Ten-week-old Balb/c male mice were obtained from the animal facility in Xi’an No. 5 Hospital. Mice were housed in groups of 5, with free access to food pellets and ad libitum water, in a 20°C to 25°C environment. Animals were allowed to acclimatize for at least 1 week before experiments [15]. Type 1 diabetes mellitus (T1DM) was induced via intraperitoneal administration of a single dose of streptozotocin (STZ, 160 mg/kg/body weight, dissolved in 200 μL of 10 mM sodium citrate buffer, pH 4.0, Sigma-Aldrich, Shanghai, China), as described elsewhere [16]. The mice with blood glucose ≥250 mg/dL 2 weeks following injection were considered diabetic [17]. To induce type 2 diabetes mellitus (T2DM), were fed ad libitum a high-fat diet (HFD) containing 60 kcal% fat (TROPHIC Animal Feed High-tech, Nantong, China) for 10 weeks. Eight weeks following HFD feeding, mice were injected intraperitoneally with one dose of STZ (100 mg/kg/body weight) [18]. Mice with distinct hyperglycemia concomitant with insulin resistance (beyond 1 to 2 standard error of the mean values from the normal mice mean), at 3 weeks after STZ injection, were considered diabetic [17]. All procedures involved in animal work were strictly conformed to the guidelines of the Institutional Animal Care and Use by National Institutes of Health, and was approved by the Institutional Animal Care and Use Committee of Xi’an No. 5 Hospital (Approval #: XAFH-2016-0081a).
Detailed information on other experimental procedures and statistical analysis pertinent to this paper can be found in Supplementary Methods and Supplementary Table 1.
Diabetes impairs SMARCA5 expression in ECs
Because we were interested in the potential involvement of SMARCA5 in the regulation of diabetes-induced endothelial dysfunction, we initially investigated the effects of diabetes on Smarca5 expression in ECs in vivo (Fig. 1A). As revealed by quantitative polymerase chain reaction (qPCR), Smarca5 expression was reduced by more than 30% in ECs isolated from either lung or heart tissues of these diabetic mice, compared to control mice (Fig. 1B). The deleterious effects of diabetes on SMARCA5 expression in ECs was further validated at protein level using Western blot (Fig. 1C). Similarly, qPCR analysis in human circulating CD34+ cells (Fig. 1D), which consist of significant numbers of EPCs [19,20], also demonstrated significant reduced expression levels of SMARCA5 in patients with T2DM, as compared to control subjects (0.36±0.27 vs. 1.00± 0.15, P<0.01) (Fig. 1E). We conducted this assay to determine expression difference of SMARCA5 in circulating CD34+ cells from patients with T2DM, based on evaluation of mean HbA1c (5.4±0.3 in normal vs. 8.2±0.2 in DM, P<0.0001) (Supplementary Fig. 1). The observation that both T2DM and T1DM impaired SMARCA5 expression in ECs pointed to the possibility that hyperglycemia, rather than hyperinsulinemia, may negatively regulate endothelial SMARCA5 expression [21]. To test this, primary lung ECs were cultured in high glucose (25 mM) or placed in physiological glucose concentrations (5.5 mM) [20]. Expression levels of Smarca5 rapidly declined by 70% within 2 hours and by 85% within 4 hours in high glucose, respectively (Fig. 1F). Conversely, this inhibitory effect of hyperglycemia was substantially reversed by the addition of 2-deoxy glucose, a competitive inhibitor of glucose metabolism (Fig. 1G) [22]. Thus, diabetes, likely at least in part via hyperglycemia, attenuates SMARCA5 expression in ECs, and likely in humans as well.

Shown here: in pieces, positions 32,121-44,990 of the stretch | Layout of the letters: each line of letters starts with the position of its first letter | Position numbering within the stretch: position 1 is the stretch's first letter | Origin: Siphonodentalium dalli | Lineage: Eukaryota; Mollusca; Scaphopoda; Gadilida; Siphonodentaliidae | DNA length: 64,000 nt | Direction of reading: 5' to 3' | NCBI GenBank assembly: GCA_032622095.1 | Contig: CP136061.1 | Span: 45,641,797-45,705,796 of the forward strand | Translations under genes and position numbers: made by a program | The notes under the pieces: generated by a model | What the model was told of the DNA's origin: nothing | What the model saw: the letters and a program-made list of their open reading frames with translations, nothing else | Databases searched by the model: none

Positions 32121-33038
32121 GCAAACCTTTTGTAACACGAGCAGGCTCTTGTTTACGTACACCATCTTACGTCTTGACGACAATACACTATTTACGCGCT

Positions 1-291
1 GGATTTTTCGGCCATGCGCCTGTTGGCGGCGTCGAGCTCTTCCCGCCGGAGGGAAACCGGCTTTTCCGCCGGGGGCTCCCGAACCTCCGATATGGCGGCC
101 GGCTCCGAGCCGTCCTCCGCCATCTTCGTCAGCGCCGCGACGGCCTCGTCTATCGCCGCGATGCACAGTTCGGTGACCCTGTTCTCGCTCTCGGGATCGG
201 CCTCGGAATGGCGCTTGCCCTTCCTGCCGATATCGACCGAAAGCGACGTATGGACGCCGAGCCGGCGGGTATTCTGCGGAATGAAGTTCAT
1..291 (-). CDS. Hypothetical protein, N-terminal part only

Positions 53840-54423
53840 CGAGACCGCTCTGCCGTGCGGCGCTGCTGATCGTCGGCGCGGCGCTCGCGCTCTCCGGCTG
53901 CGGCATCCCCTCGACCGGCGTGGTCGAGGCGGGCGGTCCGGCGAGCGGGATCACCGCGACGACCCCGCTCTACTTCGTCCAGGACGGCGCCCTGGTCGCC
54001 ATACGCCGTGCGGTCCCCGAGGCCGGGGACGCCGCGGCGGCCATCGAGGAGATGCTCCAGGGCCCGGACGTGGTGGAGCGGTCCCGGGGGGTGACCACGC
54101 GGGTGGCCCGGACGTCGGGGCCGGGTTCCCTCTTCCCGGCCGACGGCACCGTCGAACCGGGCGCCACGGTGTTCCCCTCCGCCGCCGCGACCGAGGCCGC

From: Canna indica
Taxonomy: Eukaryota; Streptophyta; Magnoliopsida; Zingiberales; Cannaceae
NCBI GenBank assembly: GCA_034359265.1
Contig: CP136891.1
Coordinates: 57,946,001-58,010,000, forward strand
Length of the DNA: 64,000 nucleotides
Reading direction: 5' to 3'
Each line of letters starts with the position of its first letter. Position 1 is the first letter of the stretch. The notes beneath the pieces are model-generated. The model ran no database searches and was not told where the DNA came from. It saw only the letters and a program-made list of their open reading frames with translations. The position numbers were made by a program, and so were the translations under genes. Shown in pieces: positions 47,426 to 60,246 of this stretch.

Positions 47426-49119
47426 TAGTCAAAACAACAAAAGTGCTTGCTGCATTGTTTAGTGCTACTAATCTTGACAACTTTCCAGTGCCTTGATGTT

SMARCA5 deficiency compromises EC migration and tube formation